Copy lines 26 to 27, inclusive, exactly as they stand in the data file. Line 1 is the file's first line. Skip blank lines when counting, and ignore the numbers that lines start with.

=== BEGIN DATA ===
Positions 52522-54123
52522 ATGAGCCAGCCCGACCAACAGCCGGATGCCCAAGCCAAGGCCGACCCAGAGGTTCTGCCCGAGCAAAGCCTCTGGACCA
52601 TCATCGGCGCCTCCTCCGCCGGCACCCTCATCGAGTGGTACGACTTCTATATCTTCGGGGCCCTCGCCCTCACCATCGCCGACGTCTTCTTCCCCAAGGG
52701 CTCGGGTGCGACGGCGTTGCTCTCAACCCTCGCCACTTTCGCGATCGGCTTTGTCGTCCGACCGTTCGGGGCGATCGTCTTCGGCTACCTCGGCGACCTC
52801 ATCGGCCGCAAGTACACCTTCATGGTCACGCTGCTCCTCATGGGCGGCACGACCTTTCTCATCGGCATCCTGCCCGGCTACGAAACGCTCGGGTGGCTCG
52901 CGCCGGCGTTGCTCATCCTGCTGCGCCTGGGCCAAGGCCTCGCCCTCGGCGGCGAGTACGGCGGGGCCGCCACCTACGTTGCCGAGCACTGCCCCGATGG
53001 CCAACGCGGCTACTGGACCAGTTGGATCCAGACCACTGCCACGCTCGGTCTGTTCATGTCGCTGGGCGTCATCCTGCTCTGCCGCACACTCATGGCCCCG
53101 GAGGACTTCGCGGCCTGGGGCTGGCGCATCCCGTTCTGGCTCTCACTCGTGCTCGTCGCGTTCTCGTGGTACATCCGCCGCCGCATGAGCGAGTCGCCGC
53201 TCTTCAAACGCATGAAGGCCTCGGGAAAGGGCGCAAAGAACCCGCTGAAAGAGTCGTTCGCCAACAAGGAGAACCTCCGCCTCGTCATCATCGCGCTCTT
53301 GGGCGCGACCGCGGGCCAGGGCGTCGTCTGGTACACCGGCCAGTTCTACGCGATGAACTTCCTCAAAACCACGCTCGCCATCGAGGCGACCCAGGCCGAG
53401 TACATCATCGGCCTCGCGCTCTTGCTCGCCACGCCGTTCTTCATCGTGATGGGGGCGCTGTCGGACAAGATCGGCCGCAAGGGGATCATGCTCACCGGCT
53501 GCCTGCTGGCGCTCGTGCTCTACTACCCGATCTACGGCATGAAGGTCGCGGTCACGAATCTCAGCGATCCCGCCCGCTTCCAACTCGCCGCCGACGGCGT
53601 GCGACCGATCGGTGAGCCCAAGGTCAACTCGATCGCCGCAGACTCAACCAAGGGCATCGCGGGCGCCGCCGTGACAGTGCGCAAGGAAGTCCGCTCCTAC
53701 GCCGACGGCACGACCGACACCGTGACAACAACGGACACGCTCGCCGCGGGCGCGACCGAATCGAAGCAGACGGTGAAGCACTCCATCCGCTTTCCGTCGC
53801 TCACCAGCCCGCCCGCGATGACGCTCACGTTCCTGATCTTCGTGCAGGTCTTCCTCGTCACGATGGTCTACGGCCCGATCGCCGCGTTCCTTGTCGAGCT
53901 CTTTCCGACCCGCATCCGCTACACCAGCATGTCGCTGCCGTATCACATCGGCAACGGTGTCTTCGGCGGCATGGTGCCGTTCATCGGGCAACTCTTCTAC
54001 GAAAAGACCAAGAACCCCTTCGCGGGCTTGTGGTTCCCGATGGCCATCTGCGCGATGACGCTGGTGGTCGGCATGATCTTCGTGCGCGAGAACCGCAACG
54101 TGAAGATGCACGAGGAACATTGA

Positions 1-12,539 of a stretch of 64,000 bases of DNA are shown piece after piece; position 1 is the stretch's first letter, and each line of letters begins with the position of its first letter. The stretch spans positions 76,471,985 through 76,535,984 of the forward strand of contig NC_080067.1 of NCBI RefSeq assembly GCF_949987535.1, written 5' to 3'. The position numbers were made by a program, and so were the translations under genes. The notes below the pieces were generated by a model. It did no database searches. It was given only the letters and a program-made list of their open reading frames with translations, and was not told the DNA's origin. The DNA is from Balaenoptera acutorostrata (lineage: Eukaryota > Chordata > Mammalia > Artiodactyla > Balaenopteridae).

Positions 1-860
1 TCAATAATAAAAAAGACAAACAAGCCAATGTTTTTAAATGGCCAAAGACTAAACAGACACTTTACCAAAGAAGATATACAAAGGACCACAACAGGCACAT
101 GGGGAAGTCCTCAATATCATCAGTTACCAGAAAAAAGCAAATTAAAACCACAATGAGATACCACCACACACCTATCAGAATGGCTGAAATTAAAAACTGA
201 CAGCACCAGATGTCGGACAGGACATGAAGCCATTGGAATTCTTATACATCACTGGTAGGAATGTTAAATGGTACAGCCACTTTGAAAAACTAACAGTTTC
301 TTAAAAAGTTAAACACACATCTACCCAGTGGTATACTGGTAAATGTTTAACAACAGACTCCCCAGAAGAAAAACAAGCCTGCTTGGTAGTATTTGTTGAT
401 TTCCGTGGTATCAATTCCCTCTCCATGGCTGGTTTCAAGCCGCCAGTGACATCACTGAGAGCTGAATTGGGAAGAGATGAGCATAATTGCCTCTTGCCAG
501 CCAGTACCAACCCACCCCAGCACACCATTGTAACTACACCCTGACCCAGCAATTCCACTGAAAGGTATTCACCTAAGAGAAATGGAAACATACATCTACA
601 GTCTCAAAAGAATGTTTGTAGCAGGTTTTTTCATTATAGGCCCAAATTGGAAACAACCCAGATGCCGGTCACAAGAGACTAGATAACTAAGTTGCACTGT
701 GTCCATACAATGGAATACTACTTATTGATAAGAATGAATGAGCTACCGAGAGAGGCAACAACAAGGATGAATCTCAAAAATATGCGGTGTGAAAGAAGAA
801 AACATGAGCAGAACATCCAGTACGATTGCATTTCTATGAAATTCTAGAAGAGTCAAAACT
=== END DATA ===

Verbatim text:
501 CCAGTACCAACCCACCCCAGCACACCATTGTAACTACACCCTGACCCAGCAATTCCACTGAAAGGTATTCACCTAAGAGAAATGGAAACATACATCTACA
601 GTCTCAAAAGAATGTTTGTAGCAGGTTTTTTCATTATAGGCCCAAATTGGAAACAACCCAGATGCCGGTCACAAGAGACTAGATAACTAAGTTGCACTGT